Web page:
Evening Sale

Live Virtual Auction, 28 May 2024

Evening Sale
  • William Kentridge; WWI (Zeno Writing)
  • William Kentridge; WWI (Zeno Writing)
  • William Kentridge; WWI (Zeno Writing)

Lot Estimate
ZAR 3 000 000 - 4 000 000
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About this Item

South African 1955-
WWI (Zeno Writing)


charcoal and red conté on paper
80 by 121cm excluding frame; 96,5 by 137,5 by 5,5cm including frame


Zeno Writing is an 11-minute film combining William Kentridge’s studio-made charcoal and pastel drawings with contemporary and archival film footage. It was made in conjunction with Confessions of Zeno, a theatrical multimedia performance commissioned by curator Okwui Enwezor for the German art quinquennial Documenta 11 (2002). The film is loosely based on Italo Svevo’s novel Zeno’s Conscience (1923), which presents as a fictional memoir detailing the personal circumstances of Trieste businessman Zeno Cosini, a smoker and procrastinator undergoing psychoanalysis. The novel is set against the backdrop of WWI. Kentridge first read Svevo’s novel in the 1980s. ‘[O]ne of the things that drew me to it was the evocation of Trieste as a rather desperate provincial city at the edge of an empire – away from the centre, the real world,’ explained Kentridge years later. ‘I was intrigued how an Austrian Italian writing in the 1920s could have such a sense of how it felt to be in Johannesburg in the 1980s. In the years following, this has persisted. And caused me to return to the book.’1 Kentridge’s film is a loose evocation – rather than a faithful adaptation – of Svevo’s meandering, stream-of-consciousness novel.2 In addition to the richly detailed and iterated charcoal drawings that form the basis of all Kentridge’s stop-animation films, Zeno Writing includes film footage of shadow puppets, a Habsburg wedding and scenes of conflict from WWI. It ends with this drawing of a deteriorated landscape still smoking from battle. Exhibited with Zeno Writing at Goodman Gallery in 2003, the drawing is stylistically similar to Colonial Landscapes (1996), a suite of charcoal drawings and monoprints depicting uninhabited African landscapes, each with an overlay of red pastel lines. After returning to drawing in the mid 1980s, Kentridge made the genre of landscape a central part of his artistic output. ‘I started calling myself an artist in my thirties when I discovered not just the necessity but the pleasure of drawing the landscape just to the south of Johannesburg, to the south of the leafy suburb I lived in. And also when I discovered the pleasure of a soft chamois leather dipped into charcoal dust and wiped across the white surface of the paper, leaving not just a train of dark charcoal grit on the paper but also of a darkening sky above a light horizon.’3 This work, which conflates historical truth and literary fiction, is an important example in Kentridge’s analytic use of the landscape genre to comment on history and conflict.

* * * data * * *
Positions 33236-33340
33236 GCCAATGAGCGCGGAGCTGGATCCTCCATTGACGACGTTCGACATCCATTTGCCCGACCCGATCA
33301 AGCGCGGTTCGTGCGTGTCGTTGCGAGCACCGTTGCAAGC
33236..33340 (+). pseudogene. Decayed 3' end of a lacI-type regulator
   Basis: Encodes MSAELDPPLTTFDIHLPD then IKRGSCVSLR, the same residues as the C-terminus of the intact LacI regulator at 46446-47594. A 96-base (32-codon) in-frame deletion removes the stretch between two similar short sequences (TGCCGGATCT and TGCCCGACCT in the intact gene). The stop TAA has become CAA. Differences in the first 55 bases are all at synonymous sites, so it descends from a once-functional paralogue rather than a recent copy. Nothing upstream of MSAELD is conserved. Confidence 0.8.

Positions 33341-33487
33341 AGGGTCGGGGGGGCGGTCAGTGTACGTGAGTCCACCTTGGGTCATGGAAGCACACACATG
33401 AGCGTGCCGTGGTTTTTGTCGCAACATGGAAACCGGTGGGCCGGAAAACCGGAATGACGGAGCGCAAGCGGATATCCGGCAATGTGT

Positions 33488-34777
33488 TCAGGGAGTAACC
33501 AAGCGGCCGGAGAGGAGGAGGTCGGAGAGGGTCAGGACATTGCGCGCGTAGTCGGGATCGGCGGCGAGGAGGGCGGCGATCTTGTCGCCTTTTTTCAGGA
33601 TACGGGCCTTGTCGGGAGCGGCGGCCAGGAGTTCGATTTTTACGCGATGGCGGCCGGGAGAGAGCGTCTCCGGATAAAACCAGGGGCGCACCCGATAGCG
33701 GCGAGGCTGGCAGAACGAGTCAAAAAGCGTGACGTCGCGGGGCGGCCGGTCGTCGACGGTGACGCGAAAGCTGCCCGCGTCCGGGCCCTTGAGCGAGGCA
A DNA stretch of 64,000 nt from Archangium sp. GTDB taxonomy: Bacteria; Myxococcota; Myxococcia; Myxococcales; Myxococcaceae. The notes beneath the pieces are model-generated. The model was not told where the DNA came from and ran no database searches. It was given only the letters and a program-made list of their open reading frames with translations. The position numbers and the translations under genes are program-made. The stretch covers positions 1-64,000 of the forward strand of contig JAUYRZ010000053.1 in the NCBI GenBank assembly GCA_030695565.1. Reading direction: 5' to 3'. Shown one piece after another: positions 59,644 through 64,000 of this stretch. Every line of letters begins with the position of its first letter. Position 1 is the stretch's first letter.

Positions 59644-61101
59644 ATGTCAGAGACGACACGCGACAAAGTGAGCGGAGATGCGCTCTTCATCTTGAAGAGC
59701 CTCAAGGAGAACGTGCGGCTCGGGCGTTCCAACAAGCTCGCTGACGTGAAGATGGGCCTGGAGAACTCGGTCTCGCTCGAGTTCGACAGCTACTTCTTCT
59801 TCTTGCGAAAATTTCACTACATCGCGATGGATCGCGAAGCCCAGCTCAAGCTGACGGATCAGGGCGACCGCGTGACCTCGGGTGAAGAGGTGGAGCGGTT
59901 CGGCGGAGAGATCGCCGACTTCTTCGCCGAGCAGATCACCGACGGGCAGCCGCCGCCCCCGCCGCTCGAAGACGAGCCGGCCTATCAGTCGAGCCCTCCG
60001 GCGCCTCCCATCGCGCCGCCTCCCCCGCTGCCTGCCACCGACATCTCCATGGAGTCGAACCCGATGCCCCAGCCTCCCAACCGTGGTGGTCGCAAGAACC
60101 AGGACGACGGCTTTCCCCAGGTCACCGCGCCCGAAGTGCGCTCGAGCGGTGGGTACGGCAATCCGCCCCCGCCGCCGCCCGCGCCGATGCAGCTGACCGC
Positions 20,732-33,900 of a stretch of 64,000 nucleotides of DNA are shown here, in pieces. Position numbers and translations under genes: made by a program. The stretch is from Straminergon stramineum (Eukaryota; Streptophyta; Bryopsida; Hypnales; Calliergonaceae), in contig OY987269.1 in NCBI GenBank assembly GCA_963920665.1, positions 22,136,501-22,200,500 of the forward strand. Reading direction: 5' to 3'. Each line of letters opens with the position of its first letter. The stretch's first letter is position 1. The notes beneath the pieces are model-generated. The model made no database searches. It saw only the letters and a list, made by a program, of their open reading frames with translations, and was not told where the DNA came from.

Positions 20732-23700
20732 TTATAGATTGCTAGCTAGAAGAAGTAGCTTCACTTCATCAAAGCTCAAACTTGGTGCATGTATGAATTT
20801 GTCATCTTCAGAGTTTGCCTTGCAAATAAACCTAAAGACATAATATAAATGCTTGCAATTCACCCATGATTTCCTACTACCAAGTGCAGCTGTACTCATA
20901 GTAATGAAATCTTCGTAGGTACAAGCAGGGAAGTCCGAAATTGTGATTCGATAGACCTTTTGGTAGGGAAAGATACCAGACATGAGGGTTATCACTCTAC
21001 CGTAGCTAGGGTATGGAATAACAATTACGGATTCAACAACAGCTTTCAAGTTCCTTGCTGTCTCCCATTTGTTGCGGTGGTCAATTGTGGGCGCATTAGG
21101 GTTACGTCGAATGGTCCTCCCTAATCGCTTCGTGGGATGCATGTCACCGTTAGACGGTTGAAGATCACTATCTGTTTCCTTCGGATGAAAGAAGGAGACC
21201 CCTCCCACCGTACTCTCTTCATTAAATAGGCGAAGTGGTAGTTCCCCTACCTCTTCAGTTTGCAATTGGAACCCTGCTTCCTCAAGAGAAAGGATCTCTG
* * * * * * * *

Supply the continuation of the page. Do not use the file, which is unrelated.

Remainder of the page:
1 William Kentridge (2004) William Kentridge, Milan, Skira Editore S.p.A. Page 172

2 Jordis Lau (2021) Appropriations of Literary Modernism in Media Art, Berlin, De Gruyter Page 110

3 William Kentridge & Jane Taylor (2018) That Which We Do Not Remember, Sydney, Naomi Milgrom Foundation. Page 102


Goodman Gallery, Zeno Writing, 1–29 March 2003.


Sean O’Toole (2003) Review Zeno Writing, Artthrob, Issue No 67, March: https://artthrob.co.za/03mar/reviews/goodman.html.

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